A gun in a holster that is readily discernible is considered “open carry.” Nevada law does not prohibit carrying a firearm openly. However, a partially visible handgun may be considered concealed. If you do not have a CCW, it is best to have your gun completely out in the open in a holster. Do not have the gun sticking out of a pocket or a purse. Do not allow the gun to be partially or fully covered by clothing, such as a jacket or shirt.
Additionally, there are places you do not want to carry a firearm, even if you have a valid CCW permit. Nevada law forbids carrying a firearm in the following locations:
- Federal buildings, post offices and buildings used by government offices;
- Property of the Nevada System of Higher Education, a private or public school or child care facility;
- Airports and buildings on property of a public airport;
- County and City parks where prohibited;
- Public buildings with metal detectors at each entrance or a sign posted at each entrance with “no firearms allowed in the building;”
- Any facility of a law enforcement agency;
- Any prison, county or city jail, or detention facility;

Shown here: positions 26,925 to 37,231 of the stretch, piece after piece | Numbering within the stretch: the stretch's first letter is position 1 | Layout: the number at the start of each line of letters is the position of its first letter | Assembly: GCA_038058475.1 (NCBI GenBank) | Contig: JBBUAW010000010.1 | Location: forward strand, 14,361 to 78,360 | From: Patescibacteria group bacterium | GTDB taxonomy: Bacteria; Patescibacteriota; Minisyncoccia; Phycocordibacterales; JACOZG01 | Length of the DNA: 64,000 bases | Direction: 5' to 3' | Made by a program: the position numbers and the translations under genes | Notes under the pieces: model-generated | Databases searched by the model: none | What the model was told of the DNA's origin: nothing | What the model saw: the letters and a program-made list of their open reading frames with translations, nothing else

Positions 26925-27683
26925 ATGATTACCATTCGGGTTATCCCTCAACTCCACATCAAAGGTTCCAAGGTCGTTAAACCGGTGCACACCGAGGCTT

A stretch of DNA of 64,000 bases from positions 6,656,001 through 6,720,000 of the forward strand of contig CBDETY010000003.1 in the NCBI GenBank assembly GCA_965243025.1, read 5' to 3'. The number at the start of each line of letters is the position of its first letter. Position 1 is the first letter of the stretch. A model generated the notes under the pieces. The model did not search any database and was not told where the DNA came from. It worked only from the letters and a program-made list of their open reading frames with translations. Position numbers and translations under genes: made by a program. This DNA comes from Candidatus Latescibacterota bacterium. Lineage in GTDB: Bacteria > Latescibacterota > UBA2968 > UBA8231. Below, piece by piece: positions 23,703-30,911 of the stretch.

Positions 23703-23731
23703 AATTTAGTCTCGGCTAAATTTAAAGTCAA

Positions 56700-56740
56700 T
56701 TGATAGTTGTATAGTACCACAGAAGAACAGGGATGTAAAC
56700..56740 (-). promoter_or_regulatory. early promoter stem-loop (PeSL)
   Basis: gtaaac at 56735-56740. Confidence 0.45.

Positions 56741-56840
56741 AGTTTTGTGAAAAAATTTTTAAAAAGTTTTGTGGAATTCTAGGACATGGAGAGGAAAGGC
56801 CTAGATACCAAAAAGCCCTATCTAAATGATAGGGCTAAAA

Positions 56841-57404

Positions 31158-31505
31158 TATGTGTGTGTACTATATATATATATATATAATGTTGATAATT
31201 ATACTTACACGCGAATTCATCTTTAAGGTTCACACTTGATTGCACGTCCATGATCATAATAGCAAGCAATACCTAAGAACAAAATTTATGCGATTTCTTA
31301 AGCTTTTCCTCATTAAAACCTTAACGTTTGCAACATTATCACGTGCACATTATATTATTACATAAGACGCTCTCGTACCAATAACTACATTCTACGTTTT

- Any courthouse or courtroom; and
- Buildings in national parks.
Finally, never point a gun at another human being unless you are in fear for your life and you intend to shoot them. Under NRS 202.290, it is unlawful to aim a firearm at another human being, whether the gun is loaded or not, and is a gross misdemeanor punishable by up to 12 months in County jail.
Hopefully this article has answered some of your questions about gun laws in the State of Nevada. By no means is this a comprehensive review of all the gun laws in Nevada, but rather a starting point. For a more practical instruction of gun laws in Nevada, I would recommend taking an approved course on firearm safety, such as one that is required for a concealed carry permit.